|Publication number||US4739261 A|
|Application number||US 06/787,485|
|Publication date||Apr 19, 1988|
|Filing date||Oct 15, 1985|
|Priority date||Oct 15, 1984|
|Also published as||DE3583920D1, EP0181512A1, EP0181512B1|
|Publication number||06787485, 787485, US 4739261 A, US 4739261A, US-A-4739261, US4739261 A, US4739261A|
|Inventors||Sakae Sugiyama, Akira Kobana, Makoto Senoh|
|Original Assignee||Hitachi, Ltd.|
|Export Citation||BiBTeX, EndNote, RefMan|
|Patent Citations (1), Referenced by (10), Classifications (8), Legal Events (6)|
|External Links: USPTO, USPTO Assignment, Espacenet|
The present invention relates to non-destructive diagnostic equipment, and particularly to eddy current diagnostic equipment which is suited for measuring thickness, for detecting flaws and for measuring the size of flaws in structures such as conduits.
An eddy current method has been extensively used to non-destructively inspect metallic materials, and the state of the art is now such that flaws can be precisely measured. The conventional method of precisely measuring flaws based upon the phase method has been announced in the journal Mitsubishi Jyuko Giho entitled "Eddy Current Flaw Detecting Technique for Heat Conducting Pipes", Vol. 13, No. 3, May 1976, pp. 33-39.
With this method, the phase of flaw detection signal changes depending upon the depth of the flaw and the ratio relative to the whole thickness, whereby the size of the flaw is measured. This method can be effectively adapted when the shape of flaw does not change, but is not effective for detecting flaws of a variety of shapes such as cracks in an object, since the phase does not change linearly in such cases.
The object of the present invention is to provide equipment which is capable of precisely measuring the thickness and flaws of an object relying upon the eddy current method.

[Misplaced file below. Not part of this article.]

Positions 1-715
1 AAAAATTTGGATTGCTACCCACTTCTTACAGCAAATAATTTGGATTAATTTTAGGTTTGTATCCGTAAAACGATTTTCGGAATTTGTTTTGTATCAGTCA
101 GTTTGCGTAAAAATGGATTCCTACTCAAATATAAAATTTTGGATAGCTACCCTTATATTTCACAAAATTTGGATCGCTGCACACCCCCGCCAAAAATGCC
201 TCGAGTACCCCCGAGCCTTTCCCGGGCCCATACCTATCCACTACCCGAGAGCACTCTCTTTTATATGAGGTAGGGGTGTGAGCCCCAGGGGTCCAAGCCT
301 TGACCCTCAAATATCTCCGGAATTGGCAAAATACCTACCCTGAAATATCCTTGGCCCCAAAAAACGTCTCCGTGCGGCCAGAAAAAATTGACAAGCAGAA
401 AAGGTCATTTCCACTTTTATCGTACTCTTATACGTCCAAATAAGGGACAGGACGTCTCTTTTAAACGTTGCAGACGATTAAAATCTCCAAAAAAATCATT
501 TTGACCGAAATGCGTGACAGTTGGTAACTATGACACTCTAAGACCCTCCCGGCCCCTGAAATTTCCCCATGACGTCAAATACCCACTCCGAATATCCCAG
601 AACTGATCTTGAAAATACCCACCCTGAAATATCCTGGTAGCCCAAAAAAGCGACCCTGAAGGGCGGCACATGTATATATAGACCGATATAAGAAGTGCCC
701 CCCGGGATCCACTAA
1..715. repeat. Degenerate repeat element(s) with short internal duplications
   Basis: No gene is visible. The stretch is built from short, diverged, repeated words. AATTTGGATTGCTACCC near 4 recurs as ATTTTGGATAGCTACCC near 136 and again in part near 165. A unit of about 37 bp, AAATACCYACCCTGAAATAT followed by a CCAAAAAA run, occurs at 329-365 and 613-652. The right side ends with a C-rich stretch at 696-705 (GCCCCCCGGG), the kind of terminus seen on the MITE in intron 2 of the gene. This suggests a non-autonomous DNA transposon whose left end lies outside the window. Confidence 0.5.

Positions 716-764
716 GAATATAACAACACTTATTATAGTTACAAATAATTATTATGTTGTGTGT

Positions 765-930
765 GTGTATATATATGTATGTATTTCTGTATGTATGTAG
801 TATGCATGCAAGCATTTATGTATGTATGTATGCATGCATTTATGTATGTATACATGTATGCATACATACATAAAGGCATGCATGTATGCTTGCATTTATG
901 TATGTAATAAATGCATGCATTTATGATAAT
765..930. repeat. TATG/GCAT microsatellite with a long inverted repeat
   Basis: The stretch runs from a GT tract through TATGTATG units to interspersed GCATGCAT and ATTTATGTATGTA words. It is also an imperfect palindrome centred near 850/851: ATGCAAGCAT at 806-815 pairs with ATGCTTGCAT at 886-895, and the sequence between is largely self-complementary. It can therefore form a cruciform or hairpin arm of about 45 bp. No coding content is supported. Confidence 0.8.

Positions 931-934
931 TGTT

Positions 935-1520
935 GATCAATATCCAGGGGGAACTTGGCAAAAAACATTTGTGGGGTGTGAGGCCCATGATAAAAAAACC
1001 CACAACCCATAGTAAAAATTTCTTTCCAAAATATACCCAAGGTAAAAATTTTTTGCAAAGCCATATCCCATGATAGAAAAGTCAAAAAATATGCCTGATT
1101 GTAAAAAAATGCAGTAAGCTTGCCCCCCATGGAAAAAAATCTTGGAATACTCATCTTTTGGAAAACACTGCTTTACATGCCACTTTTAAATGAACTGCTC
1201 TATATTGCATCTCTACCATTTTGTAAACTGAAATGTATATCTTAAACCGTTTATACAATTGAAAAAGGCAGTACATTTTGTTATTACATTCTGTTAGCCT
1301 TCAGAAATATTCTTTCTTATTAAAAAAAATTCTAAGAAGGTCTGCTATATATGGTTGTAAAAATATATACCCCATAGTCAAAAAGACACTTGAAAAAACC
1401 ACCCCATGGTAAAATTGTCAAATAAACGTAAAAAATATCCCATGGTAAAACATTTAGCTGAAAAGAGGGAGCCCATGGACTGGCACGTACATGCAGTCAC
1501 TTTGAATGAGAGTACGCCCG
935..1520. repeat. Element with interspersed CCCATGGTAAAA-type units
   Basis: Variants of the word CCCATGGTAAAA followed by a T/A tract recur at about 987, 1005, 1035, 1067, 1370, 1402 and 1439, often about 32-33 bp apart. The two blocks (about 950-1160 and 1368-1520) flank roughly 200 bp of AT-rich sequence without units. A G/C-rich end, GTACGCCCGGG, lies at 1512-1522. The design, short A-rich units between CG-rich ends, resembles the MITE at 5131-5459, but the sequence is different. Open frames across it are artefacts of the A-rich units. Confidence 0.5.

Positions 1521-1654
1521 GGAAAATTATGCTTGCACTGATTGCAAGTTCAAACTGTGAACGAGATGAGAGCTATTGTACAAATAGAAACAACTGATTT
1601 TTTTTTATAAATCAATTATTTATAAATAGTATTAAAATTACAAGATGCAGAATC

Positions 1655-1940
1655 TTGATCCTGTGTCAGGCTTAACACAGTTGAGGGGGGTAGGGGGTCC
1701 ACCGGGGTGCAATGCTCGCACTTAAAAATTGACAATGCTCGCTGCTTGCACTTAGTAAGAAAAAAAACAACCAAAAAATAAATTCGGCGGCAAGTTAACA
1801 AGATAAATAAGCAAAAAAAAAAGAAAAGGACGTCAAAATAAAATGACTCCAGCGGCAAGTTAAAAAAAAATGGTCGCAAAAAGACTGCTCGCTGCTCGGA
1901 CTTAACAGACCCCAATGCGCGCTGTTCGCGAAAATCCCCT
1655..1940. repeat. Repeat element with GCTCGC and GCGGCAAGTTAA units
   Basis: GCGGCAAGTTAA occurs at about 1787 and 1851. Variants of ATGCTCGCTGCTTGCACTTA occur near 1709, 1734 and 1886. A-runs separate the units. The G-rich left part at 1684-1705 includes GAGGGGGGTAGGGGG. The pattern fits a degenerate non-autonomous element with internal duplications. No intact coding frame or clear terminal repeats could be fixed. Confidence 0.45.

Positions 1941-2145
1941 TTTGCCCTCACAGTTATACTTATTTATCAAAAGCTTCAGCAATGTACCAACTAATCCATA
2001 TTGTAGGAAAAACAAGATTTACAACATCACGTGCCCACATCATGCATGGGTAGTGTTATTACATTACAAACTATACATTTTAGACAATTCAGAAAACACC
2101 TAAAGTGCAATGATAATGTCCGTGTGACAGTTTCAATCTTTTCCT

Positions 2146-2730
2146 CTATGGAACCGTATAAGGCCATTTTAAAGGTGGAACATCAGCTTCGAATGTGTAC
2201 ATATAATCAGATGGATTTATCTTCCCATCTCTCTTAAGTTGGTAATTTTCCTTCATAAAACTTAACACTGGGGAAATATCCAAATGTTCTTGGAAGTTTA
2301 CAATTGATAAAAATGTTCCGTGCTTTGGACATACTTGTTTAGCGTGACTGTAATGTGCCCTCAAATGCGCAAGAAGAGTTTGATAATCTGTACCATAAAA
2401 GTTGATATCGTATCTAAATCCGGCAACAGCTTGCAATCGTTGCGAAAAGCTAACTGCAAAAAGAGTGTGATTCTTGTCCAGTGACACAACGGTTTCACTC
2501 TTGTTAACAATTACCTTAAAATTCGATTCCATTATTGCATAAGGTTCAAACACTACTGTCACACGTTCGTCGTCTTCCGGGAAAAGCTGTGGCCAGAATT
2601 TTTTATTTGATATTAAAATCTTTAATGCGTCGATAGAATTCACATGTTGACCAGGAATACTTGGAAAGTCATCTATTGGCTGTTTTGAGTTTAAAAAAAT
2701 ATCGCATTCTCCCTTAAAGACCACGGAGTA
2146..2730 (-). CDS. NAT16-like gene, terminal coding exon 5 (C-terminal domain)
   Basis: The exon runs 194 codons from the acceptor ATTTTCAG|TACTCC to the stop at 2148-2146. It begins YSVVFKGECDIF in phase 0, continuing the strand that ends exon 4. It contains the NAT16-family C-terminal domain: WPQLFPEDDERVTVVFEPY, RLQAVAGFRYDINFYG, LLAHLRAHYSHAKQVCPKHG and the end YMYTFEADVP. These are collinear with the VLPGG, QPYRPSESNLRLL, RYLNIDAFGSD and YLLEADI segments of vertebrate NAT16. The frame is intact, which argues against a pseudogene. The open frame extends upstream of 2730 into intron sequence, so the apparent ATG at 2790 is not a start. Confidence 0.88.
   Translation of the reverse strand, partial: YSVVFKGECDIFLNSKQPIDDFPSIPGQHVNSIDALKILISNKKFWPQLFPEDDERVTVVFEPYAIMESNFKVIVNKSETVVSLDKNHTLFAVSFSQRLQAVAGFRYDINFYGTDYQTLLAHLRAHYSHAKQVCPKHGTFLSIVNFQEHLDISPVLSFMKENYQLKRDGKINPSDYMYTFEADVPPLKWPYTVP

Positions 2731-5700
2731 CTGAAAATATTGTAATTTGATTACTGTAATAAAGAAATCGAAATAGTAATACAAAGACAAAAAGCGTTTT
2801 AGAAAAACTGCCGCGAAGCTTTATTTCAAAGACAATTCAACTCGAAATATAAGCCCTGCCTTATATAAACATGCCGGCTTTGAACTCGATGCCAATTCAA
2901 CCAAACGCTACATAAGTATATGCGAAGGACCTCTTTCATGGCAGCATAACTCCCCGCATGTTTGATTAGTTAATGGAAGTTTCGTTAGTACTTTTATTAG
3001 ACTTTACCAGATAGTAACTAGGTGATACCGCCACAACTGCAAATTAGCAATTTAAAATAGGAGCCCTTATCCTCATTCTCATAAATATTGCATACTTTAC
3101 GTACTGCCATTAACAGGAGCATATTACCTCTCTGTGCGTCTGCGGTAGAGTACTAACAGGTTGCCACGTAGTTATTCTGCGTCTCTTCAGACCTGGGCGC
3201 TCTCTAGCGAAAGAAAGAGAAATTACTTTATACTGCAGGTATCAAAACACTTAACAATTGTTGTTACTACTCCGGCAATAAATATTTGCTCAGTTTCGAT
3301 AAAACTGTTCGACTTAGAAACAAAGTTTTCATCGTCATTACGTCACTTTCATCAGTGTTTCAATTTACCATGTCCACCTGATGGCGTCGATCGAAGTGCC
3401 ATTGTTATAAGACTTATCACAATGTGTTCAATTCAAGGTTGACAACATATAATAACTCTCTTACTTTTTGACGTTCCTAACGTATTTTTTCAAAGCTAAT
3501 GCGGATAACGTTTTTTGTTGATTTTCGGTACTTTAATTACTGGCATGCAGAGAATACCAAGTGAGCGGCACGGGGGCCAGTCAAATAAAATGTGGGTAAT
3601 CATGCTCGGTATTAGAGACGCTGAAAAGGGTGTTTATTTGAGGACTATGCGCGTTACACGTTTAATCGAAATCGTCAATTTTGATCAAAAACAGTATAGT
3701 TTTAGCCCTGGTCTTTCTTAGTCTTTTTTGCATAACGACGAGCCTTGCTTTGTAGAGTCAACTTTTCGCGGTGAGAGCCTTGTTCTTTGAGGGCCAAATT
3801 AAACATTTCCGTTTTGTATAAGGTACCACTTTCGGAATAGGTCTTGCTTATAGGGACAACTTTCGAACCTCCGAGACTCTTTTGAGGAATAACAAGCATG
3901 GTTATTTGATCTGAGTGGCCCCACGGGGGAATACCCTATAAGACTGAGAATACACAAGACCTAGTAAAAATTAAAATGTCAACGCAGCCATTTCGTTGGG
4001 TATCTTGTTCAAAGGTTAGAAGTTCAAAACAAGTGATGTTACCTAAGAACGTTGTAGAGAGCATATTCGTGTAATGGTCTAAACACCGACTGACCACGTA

According to the present invention, the size of flaw is measured by considering the relation between the amplitude of signals detected when an eddy current probe is being scanned and the position of the eddy current probe, and by utilizing the fact that the scanning distance of the probe for producing flaw detection signals of greater than a predetermined value varies with the depth of penetration of eddy current.
FIGS. 1 to 4 are diagrams explaining the principle of the present invention;
FIG. 5 is a block diagram illustrating an embodiment of the present invention;
FIG. 6 is a diagram showing a constitution of the flaw measuring circuit of FIG. 5; and
FIG. 7 is a flow chart for finding the scan distance with the distance measuring circuit, which is equipped with a memory.
The logical background of the present invention will be described below, first, in conjunction with FIGS. 1 to 4, prior to explaining the present invention.
The present invention is based upon the phenomenon that the half-value width of signals being detected by an eddy current scanning probe changes with the depth of penetration of eddy current, thereby enabling precise measurement of the thickness of the object and the dimensions of the flaw.